John Henry Dryden

John Henry Dryden

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John Dryden (/ˈdraɪdən/; 19 August [O.S. 9 August] 1631 – 12 May [O.S. 1 May] 1700) was an English poet, literary critic, translator, and playwright who was appointed England's first Poet Laureate in 1668.
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Upon the Death of Lord Hastings

Must noble Hastings immaturely die,
The honour of his ancient family,
Beauty and learning thus together meet,
To bring a winding for a wedding sheet
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Eleonora A Panegyrical

Dedicated to the Memory of the Late Countess of Abingdon
As when some great and gracious monarch dies,
Soft whispers first and mournful
Among the sad attendants; then the
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You charmd me not with that fair face

You charm'd me not with that fair face Though it was all divine: To be another's is the grace, That makes me wish you mine
The Gods and Fortune take their part Who like young monarchs fight; And boldly dare invade that heart Which is another'...
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To My Honoured Friend Dr Charleton On His Learned and Useful Works But More Particularly His Trea

The longest tyranny that ever swayed,
Was that wherein our ancestors betrayed Their free-born reason to the Stagyrite,
And made his torch their universal light
So truth, while only one supplied the state,
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Epitaph on the Monument of a Fair Maiden Lady Who Died at Bath and is There Interred

Below this marble monument is laid All that heaven wants of this celestial maid
O sacred tomb, thy trust consigned;
The mould was made on purpose for the mind:
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The Secular Masque

US     Chronos,
Chronos, mend thy pace,     An hundred times the rolling sun     Around the radiant belt has run     In his revolving race
Behold, behold, the goal in sight,     Spread thy fans, and wing thy flight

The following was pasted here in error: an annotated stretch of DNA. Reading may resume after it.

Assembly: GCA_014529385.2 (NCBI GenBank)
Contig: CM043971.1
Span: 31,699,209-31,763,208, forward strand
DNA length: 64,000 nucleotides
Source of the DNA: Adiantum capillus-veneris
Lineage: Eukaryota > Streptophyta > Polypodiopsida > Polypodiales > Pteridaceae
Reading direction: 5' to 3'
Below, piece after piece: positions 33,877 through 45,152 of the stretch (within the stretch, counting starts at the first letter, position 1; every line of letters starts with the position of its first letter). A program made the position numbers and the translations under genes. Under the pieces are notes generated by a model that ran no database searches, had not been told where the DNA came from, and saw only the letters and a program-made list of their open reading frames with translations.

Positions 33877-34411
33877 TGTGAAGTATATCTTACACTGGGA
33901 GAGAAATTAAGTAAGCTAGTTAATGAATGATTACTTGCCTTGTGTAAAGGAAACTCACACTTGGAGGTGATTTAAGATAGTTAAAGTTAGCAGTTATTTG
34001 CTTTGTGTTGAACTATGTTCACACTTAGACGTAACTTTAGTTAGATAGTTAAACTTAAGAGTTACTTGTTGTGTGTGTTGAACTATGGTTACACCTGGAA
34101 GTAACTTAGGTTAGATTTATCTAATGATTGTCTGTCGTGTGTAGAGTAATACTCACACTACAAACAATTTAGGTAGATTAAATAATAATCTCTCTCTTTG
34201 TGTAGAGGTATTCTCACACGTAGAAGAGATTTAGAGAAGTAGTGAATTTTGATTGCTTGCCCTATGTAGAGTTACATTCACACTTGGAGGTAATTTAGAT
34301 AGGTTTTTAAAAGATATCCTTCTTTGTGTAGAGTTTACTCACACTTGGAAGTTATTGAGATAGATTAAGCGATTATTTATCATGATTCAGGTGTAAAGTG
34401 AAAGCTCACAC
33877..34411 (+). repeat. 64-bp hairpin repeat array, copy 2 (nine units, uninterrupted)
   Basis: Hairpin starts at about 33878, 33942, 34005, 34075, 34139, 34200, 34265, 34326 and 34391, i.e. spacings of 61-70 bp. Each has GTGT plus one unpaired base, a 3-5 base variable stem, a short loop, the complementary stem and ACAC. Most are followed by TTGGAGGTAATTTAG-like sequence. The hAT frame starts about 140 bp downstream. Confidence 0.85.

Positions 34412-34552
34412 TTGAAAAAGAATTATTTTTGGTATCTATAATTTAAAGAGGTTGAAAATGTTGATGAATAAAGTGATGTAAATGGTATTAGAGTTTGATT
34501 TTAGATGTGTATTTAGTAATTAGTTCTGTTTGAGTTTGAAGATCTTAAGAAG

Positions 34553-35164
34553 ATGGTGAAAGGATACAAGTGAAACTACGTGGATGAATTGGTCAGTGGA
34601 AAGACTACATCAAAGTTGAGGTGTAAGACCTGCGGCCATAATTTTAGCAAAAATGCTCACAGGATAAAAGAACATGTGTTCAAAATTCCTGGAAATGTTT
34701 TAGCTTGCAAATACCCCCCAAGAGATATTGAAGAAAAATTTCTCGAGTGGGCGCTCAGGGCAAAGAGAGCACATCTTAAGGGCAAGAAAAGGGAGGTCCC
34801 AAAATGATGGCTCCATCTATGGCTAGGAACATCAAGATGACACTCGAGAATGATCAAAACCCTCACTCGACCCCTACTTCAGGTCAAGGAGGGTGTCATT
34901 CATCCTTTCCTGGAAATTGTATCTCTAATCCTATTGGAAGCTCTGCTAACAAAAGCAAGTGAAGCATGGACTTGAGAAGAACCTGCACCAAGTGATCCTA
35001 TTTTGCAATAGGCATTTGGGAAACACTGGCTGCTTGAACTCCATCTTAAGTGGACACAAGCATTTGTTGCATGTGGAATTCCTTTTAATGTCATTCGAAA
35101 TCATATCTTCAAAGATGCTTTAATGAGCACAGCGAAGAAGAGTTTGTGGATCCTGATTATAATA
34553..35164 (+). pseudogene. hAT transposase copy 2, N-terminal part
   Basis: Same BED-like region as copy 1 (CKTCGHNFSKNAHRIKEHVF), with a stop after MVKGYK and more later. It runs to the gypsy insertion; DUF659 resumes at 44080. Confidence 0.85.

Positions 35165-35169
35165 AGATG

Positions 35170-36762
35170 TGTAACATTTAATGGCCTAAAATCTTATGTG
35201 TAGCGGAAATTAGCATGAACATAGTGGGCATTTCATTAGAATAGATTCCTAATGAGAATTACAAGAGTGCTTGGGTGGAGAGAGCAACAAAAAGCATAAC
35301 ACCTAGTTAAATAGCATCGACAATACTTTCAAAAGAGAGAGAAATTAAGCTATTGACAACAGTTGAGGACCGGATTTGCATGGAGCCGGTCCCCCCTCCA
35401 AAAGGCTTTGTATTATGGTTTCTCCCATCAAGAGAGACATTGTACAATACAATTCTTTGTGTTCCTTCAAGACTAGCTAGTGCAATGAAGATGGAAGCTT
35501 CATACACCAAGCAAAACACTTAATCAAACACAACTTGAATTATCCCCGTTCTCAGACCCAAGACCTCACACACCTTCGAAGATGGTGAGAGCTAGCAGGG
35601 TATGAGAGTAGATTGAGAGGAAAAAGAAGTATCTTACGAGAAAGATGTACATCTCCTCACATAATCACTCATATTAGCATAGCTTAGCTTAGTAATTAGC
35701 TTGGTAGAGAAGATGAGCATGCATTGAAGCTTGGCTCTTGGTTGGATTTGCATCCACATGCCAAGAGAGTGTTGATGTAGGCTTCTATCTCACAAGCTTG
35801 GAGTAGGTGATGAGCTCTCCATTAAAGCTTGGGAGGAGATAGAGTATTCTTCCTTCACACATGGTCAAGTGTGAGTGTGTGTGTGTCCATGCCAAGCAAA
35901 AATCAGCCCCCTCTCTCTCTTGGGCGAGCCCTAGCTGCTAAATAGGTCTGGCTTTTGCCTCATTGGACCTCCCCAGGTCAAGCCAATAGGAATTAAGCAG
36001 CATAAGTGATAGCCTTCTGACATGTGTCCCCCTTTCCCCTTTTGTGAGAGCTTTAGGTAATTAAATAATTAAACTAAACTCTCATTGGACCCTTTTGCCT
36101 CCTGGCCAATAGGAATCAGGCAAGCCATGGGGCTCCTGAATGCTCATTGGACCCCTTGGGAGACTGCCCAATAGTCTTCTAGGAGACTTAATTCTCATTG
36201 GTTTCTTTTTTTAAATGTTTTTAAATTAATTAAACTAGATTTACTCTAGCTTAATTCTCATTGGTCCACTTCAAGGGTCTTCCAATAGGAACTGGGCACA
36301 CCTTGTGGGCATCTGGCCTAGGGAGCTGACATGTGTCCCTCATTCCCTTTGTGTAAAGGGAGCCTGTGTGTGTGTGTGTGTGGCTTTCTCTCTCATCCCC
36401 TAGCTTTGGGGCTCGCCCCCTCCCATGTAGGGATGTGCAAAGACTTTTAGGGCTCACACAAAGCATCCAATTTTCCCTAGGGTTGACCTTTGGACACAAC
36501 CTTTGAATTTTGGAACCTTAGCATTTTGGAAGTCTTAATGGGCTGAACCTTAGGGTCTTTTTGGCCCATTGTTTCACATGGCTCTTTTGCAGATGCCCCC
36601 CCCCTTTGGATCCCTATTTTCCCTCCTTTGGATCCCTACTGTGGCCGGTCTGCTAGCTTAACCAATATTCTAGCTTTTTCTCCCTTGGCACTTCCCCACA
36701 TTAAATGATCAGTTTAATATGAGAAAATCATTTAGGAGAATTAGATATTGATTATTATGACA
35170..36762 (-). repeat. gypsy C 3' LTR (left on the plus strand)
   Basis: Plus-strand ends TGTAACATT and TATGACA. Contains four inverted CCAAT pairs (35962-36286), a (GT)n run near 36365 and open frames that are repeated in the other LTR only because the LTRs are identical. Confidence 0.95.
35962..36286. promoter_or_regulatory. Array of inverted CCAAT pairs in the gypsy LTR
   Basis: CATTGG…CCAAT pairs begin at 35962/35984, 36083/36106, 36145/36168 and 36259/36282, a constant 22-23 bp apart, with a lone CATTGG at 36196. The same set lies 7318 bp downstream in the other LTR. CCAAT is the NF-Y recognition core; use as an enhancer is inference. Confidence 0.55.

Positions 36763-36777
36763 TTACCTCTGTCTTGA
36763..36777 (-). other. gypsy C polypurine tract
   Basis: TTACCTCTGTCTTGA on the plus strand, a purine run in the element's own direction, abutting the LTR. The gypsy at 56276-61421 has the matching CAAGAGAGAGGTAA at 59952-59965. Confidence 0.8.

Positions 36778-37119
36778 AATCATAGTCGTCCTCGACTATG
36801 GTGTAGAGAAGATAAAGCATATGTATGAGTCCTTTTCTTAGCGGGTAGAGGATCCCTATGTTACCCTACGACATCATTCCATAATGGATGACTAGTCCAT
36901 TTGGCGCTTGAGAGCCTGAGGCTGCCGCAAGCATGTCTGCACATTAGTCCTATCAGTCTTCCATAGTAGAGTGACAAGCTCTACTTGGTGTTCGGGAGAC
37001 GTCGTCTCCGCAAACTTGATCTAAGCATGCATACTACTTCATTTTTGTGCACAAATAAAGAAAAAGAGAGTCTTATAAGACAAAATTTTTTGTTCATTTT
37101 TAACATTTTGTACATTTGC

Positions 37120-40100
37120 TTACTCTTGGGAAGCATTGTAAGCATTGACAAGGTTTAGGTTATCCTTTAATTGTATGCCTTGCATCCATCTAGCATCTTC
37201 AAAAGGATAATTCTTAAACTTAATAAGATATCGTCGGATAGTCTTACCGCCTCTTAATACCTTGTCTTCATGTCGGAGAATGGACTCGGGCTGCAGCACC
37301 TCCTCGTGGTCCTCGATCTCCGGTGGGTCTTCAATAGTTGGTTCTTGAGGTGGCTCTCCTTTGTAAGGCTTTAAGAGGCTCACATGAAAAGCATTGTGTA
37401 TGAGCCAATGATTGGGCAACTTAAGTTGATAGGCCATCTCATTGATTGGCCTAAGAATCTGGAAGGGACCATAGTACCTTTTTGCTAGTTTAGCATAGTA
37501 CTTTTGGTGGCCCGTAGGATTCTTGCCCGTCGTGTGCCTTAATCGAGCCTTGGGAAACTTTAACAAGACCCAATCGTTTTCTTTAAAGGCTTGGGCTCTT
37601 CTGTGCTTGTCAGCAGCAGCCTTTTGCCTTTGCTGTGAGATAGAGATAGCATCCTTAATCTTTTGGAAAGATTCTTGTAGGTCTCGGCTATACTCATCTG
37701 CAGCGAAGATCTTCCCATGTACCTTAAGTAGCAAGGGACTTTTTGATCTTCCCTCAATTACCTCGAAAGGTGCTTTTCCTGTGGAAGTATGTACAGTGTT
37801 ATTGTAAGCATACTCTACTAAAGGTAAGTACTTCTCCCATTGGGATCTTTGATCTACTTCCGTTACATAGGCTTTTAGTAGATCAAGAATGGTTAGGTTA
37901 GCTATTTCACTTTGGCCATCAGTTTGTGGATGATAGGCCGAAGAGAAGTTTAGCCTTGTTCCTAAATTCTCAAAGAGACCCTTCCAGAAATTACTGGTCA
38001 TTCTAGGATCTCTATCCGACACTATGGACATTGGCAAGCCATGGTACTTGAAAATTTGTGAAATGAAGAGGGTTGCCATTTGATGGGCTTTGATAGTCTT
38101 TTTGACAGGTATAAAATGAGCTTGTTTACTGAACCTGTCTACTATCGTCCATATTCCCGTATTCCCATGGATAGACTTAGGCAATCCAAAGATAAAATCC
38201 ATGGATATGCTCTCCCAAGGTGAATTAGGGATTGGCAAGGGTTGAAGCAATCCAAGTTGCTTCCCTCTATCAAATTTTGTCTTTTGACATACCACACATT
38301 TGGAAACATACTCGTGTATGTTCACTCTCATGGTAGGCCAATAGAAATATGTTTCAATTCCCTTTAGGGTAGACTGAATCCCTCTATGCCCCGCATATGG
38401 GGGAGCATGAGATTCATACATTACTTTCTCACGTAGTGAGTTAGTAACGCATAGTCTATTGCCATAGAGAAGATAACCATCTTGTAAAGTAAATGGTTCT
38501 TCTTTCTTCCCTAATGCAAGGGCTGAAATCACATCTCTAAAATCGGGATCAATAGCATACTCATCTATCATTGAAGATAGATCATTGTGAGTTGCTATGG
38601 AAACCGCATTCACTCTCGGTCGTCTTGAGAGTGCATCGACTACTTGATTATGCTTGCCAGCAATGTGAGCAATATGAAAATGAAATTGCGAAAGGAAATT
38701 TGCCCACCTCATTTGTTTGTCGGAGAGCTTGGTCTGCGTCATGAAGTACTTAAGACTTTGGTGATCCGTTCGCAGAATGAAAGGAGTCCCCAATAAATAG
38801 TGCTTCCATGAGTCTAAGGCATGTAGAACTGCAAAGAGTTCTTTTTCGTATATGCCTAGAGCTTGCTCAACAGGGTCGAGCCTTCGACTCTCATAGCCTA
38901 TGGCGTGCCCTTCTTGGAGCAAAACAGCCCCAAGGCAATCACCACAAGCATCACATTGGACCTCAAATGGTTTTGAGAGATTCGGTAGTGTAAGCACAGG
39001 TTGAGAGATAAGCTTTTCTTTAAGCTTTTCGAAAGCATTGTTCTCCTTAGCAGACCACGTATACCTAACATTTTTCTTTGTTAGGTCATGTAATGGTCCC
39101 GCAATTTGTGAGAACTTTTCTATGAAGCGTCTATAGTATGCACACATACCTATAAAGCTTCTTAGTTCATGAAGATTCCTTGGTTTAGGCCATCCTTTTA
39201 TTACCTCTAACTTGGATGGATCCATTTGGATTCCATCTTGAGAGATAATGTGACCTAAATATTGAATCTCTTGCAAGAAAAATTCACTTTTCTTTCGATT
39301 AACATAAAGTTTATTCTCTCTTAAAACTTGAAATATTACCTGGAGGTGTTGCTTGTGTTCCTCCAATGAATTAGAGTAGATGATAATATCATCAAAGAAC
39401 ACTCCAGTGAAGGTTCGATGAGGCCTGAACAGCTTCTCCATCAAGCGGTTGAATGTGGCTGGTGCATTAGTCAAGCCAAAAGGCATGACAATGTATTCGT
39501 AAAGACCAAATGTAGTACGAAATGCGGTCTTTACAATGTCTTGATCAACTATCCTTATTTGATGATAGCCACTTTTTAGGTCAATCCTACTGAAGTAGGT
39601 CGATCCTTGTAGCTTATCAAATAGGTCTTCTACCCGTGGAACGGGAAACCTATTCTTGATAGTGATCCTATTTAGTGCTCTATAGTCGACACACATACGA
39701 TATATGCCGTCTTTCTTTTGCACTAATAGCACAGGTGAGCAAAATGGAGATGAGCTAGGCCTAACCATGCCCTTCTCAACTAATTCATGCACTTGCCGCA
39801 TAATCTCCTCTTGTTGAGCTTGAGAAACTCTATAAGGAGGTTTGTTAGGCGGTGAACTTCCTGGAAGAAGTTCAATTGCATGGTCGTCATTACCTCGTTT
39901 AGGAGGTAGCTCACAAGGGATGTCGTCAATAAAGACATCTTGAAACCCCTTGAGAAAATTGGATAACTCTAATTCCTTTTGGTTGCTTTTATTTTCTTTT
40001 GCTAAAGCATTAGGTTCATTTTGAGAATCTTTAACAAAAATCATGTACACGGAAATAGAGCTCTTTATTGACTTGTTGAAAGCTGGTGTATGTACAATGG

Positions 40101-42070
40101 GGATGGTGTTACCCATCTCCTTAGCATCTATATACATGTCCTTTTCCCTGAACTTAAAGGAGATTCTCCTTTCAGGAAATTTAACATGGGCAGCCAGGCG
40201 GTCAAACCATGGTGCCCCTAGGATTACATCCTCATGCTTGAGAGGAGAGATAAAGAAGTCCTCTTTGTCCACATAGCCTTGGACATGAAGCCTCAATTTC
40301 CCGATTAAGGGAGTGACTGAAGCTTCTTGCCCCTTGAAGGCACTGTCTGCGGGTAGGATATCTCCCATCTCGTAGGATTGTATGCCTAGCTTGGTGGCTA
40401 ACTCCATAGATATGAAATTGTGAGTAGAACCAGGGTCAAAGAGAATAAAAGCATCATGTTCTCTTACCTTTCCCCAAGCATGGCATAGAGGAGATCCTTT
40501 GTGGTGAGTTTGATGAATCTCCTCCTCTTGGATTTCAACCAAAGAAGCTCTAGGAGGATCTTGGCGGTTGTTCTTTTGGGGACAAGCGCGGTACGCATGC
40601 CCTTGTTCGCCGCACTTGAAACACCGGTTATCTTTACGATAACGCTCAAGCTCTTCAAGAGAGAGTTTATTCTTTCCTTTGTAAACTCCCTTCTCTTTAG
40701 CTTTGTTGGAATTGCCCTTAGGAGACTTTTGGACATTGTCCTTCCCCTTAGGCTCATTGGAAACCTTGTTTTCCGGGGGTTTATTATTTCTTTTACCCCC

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Your hay it is mowd and your corn is reapd

) Your hay it is mow'd, and your corn is reap'd; Your barns will be full, and your hovels heap'd: Come, my boys, come; Come, my boys, come; And merrily roar out Harvest Home
) Come, my boys, come; Come, my boys, come;...
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Heroic Stanzas

And now 'tis time; for their officious haste,
Who would before have borne him to the sky,
Like eager Romans ere all rites were past Did let too soon the sacred eagle fly
Though our best notes are treason to his fame Join'd with the ...
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The Hind And The Panther A Poem In Three Parts Part I

A milk-white Hind, immortal and unchanged,
Fed on the lawns, and in the forest ranged;
Without unspotted, innocent within,
She feared no danger, for she knew no sin
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Veni Creator Spiritus

Creator Spirit, by whose aid The world's foundations first were laid, Come, visit ev'ry pious mind; Come, pour thy joys on human kind; From sin, and sorrow set us free; And make thy temples worthy Thee
Source of uncreated Light, The F...
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A Prologue

Gallants, a bashful poet bids me say,
He's come to lose his maidenhead to-day
Be not too fierce; for he's but green of age,
And ne'er, till now, debauched upon the stage
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Song From Amphitryon

Fair Iris I love, and hourly I die,
But not for a lip, nor a languishing eye:
She's fickle and false, and there we agree,
For I am as false and as fickle as she
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Epitaph on Mrs Margaret Paston of Barningham in Norfolk

So fair, so young, so innocent, so sweet,
So ripe a judgment, and so rare a wit,
Require at least an age in one to meet
In her they met; but long they could not stay, 'Twas gold too fine to fix without allay
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Theodore And Honoria From Boccace

Of all the cities in Romanian lands,
The chief and most renowned Ravenna stands;
Adorned in ancient times with arms and arts,
And rich inhabitants with generous hearts
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To The Memory Of Mr Oldham

Farewell, too little and too lately known,
Whom I began to think and call my own;
For sure our souls were near allied, and
Cast in the same poetic mould with mine
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Epitaph on the Monument of the Marquis of Winchester

He who, in impious times, undaunted stood,
And 'midst rebellion durst be just and good;
Whose arms asserted, and whose sufferings more Confirmed the cause for which he fought before,
Rests here, rewarded by an heavenly prince,
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